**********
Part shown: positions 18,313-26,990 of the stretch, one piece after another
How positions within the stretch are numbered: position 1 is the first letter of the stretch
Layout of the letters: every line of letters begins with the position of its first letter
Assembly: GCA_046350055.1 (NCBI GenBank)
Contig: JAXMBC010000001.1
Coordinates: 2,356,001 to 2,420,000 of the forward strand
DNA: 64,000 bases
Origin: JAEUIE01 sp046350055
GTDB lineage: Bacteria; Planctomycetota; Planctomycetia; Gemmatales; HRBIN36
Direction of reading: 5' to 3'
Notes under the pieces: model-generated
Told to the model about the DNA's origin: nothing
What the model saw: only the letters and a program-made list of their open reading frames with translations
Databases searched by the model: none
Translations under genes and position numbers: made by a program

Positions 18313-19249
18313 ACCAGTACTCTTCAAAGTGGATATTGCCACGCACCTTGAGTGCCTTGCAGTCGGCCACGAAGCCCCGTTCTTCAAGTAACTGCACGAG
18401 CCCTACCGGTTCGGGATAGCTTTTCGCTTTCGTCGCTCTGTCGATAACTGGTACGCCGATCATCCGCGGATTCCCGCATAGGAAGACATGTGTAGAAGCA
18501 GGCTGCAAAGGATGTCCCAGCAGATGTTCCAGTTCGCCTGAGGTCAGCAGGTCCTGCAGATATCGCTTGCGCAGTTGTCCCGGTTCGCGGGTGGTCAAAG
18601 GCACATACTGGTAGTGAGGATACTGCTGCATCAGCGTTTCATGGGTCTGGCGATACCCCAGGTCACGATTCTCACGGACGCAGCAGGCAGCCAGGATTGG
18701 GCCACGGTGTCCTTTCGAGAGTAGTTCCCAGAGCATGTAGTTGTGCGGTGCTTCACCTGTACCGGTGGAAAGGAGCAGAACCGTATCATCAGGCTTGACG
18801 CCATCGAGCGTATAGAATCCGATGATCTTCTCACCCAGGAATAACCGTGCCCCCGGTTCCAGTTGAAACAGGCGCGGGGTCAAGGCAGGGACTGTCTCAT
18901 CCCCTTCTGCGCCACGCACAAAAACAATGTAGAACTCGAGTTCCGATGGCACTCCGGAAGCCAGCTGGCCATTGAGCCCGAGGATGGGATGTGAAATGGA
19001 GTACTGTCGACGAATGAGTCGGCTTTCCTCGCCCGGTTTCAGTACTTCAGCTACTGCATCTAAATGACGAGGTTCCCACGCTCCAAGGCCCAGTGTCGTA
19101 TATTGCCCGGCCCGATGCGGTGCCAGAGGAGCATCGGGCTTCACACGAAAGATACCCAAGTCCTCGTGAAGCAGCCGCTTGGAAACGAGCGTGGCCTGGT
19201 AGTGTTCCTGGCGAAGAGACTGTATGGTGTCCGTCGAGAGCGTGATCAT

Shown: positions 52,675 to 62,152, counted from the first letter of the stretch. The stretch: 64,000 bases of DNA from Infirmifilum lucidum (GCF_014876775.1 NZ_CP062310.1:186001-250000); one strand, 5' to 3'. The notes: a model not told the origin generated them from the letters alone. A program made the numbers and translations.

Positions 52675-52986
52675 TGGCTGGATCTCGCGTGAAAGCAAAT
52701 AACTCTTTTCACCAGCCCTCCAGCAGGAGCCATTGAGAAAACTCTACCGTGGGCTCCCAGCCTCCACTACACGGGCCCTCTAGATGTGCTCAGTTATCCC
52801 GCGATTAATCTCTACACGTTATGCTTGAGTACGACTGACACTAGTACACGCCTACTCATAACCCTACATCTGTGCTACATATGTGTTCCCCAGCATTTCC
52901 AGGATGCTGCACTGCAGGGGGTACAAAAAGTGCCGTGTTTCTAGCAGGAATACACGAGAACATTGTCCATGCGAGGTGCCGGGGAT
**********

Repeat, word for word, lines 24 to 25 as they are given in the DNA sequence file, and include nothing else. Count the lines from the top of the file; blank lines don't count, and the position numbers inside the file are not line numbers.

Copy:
19001 GTACTGTCGACGAATGAGTCGGCTTTCCTCGCCCGGTTTCAGTACTTCAGCTACTGCATCTAAATGACGAGGTTCCCACGCTCCAAGGCCCAGTGTCGTA
19101 TATTGCCCGGCCCGATGCGGTGCCAGAGGAGCATCGGGCTTCACACGAAAGATACCCAAGTCCTCGTGAAGCAGCCGCTTGGAAACGAGCGTGGCCTGGT